This question must have already stroked you, why do we insist much on the masters of photography. The answer is because photography cant be taught and there is no specific rules or principles of law for taking a good picture, as they often say it just happens. Developing a vision is more important than anything, appreciating some wonders and inspiring from millions of art form to inject in your style of photography. The Forms of photography drifting between art and various cultures doesn’t need any introduction. And all said, visiting art galleries, and gelling with photo books can take turns with your style and flavor. One need to feel the pictures in book (printed media), rather than starring it on our computer screens, the amount of emotions and truth these books and pictures convey are sensational.
Here, We have put together a collection of 15 most wanted photography books from the Masters. This is an ongoing series, we will update more books in coming weeks. As always, if we’ve missed something you think should have been included, please let us know in the comments.
Please check our previous list of books here:
- Books from the Masters of Photography – Part 1
- Books from the Masters of Photography – Part 2
- Books from the Masters of Photography – Part 3
- Books from the Masters of Photography – Part 4
Raised on a farm in Brazil, Salgado possessed a deep love and respect for nature; he was also particularly sensitive to the ways in which human beings are affected by their often devastating socio-economic conditions. “In Genesis, my camera allowed nature to speak to me. And it was my privilege to listen.” —Sebastião Salgado
This is more than just a book of photographs. It is a modernist Japanese photograph album created from Oriental fabrics and papers, and bound by hand. It contains the work of Gueorgui Pinkhassov, a highly-acclaimed photographic artist, innovator and member of Magnum. The sense of innovation and artistry is carried through in the photographs which explore how singular details, plays of light and reflection can capture a spirit and shape an atmosphere. The artist’s haiku texts accompany the images.
Presenting her breathtaking photographs alongside revealing interviews with those who knew her best, this volume is the first attempt to put Vivian Maier’s work in context and create a moving portrait of her as an artist. Though she created more than 120,000 negatives during her lifetime, only a few were ever seen by others. Shortly after her death in 2009, the first group of her unseen photographs–gritty with humanity and filled with empathy and beauty–were shown online.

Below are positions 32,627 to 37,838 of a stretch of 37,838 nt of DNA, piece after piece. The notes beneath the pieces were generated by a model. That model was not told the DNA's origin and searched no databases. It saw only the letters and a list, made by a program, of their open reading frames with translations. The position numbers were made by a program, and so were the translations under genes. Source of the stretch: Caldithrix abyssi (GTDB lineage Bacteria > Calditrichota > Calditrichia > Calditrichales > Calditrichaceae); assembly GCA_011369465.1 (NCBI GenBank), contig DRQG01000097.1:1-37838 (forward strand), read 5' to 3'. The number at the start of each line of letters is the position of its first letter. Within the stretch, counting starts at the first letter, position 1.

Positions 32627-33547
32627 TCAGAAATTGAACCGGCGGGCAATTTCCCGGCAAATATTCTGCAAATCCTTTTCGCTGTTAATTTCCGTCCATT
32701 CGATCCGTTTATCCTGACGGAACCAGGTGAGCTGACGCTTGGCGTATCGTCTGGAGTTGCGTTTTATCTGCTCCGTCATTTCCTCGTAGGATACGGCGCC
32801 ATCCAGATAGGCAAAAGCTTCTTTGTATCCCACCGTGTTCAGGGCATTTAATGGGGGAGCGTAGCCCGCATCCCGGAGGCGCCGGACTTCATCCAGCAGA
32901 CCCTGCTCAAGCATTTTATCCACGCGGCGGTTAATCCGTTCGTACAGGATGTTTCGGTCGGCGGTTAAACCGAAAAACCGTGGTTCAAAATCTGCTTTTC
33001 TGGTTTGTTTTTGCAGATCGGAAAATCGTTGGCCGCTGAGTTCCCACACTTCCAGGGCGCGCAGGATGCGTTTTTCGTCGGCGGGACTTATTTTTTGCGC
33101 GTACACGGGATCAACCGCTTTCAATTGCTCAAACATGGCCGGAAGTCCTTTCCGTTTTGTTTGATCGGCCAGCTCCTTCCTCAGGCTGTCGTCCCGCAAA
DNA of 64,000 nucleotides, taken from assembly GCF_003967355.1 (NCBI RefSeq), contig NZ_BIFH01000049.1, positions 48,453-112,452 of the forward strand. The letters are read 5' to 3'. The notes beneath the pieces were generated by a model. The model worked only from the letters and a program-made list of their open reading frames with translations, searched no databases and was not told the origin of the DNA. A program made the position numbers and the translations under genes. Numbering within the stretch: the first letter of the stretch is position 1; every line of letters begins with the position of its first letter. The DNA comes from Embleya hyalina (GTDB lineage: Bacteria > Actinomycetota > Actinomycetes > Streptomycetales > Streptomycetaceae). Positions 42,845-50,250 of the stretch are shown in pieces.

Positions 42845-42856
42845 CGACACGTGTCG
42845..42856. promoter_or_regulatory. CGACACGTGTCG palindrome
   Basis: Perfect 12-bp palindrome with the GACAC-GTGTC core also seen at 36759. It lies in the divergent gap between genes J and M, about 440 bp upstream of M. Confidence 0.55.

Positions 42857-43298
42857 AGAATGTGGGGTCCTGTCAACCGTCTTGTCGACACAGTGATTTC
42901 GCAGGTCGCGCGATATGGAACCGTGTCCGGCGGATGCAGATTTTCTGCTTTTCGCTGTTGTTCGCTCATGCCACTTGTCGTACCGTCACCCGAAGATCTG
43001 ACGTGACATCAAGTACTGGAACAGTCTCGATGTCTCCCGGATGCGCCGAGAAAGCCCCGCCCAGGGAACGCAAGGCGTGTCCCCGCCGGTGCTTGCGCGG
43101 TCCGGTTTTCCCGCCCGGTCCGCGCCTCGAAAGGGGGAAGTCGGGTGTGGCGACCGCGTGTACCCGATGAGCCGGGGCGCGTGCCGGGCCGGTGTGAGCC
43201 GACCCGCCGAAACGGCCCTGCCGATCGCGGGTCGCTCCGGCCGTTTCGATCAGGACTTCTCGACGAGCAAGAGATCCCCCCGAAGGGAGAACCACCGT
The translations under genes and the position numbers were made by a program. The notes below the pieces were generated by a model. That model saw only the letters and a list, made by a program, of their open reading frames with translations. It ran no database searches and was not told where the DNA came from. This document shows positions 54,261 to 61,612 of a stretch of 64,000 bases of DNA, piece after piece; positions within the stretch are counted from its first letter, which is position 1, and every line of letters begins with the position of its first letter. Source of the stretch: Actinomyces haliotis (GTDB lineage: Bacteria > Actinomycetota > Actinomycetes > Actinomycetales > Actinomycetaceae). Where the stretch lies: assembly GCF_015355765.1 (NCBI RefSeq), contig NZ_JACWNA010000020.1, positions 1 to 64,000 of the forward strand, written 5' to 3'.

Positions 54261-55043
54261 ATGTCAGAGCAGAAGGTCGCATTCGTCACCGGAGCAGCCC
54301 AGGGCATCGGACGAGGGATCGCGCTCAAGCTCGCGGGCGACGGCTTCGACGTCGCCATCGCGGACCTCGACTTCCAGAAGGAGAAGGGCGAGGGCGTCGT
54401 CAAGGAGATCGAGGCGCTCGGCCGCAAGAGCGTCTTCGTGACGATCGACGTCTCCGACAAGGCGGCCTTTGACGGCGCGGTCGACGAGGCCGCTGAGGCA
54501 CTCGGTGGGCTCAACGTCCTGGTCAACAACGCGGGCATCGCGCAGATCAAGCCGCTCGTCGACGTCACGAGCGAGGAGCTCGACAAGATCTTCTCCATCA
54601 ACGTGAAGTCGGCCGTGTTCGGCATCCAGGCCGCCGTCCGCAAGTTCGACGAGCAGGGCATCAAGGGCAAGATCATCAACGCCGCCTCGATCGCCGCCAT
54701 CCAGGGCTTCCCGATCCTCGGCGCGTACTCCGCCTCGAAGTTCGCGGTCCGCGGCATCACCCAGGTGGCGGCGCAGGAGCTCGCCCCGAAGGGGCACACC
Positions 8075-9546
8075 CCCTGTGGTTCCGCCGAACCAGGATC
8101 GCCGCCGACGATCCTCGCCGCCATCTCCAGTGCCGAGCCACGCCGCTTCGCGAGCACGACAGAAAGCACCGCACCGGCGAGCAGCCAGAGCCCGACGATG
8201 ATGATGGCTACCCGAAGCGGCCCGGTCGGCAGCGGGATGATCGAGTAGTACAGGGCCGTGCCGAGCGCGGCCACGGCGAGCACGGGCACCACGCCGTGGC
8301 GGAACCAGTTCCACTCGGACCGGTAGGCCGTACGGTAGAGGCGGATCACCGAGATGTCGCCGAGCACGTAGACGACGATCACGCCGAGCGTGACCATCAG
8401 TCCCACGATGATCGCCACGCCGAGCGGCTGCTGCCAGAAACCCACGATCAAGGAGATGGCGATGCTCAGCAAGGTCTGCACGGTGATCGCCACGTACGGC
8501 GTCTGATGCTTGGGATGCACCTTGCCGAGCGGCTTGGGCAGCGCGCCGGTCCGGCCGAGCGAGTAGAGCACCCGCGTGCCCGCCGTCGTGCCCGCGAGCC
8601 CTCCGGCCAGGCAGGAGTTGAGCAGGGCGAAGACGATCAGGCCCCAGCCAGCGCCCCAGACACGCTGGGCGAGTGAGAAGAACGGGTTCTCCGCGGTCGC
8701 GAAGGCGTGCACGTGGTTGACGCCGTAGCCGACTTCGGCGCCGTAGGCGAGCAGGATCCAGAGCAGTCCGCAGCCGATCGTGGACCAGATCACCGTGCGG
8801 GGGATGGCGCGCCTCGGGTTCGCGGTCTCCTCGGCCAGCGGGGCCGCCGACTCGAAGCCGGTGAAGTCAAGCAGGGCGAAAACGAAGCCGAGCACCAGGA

Henri Cartier-Bresson (1908–2004) was perhaps the finest and most influential image maker of the twentieth century, and his portraits are among his best-known work. Over a fifty-year period, he photographed some of the most eminent personalities of the era, as well as ordinary people, chosen as subjects because of their striking and unusual features.
This book is a vivid photographic record of daily life in Istanbul from the 1940s to the 1980s. Captured through the unerring lens of the award winning Ara Guler, the Eye of Istanbul, it reflects the city’s melancholy aesthetic as it oscillates between tradition and modernity. Gulers remarkable duotone photographs are accompanied by evocative commentaries from Orhan Pamuk, another leading figure in Turkish culture.
Drawing on 40 years of fieldwork, The Life of a Photograph takes readers on assignment and inside the heart of a master photographer to witness the process of making a truly great picture. This exquisite book is organized by the known and unexpected themes of Abell’s work, ranging from his sensitive Portraits, beautiful Land, Sea, Sky and thought-provoking Wild Life to the surprising Just Looking (quirky scenes encountered on assignment),On the Road (photographs taken from automobiles), and The Built World (human impacts on pristine land).